We have come a long ways from the days when our grandfathers used horsedrawn plows and wagons. We still rely on horsepower to get our farming done, but it is the motorized horses that plow the ground, harvest the wheat, and bale the alfalfa. Most of our tractors, combines, and swathers are powered by diesel engines.
Under the law unlicensed farm vehicles that are not used on public roads may use dyed diesel, also known as farm diesel. Dyed fuel is exempt from state and federal fuel taxes and is cheaper than diesel fuel purchased at most fuel stations. (The state tax on diesel is 32 cents per gallon and the federal tax is 24.4 cents per gallon).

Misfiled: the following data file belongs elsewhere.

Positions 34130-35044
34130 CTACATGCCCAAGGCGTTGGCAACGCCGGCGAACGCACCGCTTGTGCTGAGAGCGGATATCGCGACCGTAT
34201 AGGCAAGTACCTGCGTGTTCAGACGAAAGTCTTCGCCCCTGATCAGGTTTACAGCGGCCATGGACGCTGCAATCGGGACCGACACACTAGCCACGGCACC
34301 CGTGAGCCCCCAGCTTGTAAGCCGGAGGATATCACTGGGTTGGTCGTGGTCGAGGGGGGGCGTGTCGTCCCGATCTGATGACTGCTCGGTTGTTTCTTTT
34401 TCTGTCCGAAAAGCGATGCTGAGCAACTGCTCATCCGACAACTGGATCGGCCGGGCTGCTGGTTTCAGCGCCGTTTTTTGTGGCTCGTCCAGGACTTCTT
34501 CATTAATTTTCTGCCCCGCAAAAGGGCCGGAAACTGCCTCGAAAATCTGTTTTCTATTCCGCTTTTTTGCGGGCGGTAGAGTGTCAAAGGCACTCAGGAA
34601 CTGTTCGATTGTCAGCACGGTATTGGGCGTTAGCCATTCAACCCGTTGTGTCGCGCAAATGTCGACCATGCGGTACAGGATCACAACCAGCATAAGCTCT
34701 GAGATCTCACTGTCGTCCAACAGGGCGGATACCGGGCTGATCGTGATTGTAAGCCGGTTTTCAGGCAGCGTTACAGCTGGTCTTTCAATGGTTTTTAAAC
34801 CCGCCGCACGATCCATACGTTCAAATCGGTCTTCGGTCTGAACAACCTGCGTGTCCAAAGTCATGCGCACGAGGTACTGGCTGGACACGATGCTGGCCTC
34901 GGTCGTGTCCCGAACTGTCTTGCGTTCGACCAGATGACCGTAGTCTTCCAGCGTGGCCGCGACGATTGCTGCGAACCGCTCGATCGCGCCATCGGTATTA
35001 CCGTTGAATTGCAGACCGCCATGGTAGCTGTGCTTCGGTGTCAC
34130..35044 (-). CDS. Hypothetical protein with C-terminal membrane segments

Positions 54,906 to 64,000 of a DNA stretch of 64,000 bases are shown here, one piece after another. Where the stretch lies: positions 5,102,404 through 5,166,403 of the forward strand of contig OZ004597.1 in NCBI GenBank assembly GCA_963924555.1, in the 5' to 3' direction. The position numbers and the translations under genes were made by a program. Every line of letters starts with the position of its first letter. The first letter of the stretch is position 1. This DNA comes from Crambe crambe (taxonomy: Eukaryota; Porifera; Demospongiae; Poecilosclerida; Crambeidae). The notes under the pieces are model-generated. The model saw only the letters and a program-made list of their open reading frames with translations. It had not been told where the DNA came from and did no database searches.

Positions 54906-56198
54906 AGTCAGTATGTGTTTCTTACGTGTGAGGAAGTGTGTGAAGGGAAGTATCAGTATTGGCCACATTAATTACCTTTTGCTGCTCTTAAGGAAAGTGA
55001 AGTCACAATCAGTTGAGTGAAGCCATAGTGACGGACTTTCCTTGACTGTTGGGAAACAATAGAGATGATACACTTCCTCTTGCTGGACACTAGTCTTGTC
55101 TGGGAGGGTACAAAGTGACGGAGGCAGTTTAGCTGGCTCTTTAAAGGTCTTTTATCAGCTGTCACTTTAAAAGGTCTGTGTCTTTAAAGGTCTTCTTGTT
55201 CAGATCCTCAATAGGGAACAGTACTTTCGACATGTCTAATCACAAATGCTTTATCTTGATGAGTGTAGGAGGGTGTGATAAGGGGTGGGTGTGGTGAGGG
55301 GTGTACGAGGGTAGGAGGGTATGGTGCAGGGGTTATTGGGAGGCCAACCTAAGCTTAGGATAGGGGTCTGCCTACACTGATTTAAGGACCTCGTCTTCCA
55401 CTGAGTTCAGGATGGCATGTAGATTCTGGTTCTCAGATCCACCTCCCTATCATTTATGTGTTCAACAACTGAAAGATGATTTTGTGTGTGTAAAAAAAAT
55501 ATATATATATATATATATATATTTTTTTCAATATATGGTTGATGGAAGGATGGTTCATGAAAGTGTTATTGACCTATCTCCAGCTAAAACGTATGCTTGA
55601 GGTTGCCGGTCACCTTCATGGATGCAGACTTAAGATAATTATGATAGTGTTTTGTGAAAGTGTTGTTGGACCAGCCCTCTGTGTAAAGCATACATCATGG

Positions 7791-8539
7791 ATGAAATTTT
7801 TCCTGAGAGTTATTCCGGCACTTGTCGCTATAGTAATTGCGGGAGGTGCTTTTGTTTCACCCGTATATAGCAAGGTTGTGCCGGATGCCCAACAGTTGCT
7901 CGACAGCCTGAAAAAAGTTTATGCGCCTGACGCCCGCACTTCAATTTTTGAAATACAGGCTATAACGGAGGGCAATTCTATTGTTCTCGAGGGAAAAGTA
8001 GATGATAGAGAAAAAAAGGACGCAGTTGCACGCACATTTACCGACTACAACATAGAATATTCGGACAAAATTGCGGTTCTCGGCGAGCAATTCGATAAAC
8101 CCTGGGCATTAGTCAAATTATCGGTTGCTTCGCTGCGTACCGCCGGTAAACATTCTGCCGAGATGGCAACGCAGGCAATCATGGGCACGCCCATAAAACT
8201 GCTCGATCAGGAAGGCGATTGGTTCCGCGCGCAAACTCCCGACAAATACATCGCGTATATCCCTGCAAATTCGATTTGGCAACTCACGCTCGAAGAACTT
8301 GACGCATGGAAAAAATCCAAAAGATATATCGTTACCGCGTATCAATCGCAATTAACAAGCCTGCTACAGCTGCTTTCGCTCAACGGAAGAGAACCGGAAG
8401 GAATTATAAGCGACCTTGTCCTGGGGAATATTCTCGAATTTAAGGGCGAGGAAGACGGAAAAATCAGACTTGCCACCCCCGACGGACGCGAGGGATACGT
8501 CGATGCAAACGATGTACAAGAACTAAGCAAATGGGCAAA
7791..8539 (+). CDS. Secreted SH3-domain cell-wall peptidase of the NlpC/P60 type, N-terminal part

Dyed diesel fuel often looks pink or red due to the added dye used to distinguish it from regular diesel fuel.
It is illegal to used dyed diesel fuel in licensed trucks or automobiles that drive on public roads. Since fuel taxes are used to build and maintain roads, illegal use of dyed fuel denies the government of taxes needed for roads.
It is a misdemeanor to improperly use dyed diesel fuel. In addition to criminal penalties, there is a civil penalty of $250 for misusing dyed diesel. A second offense will cost $500, and $1,000 for each offense thereafter.
The Idaho legislature is currently considering increased enforcement actions to catch those who may be breaking the law.
Be aware of the law when fueling up your truck or tractor, and know when you can use pink diesel.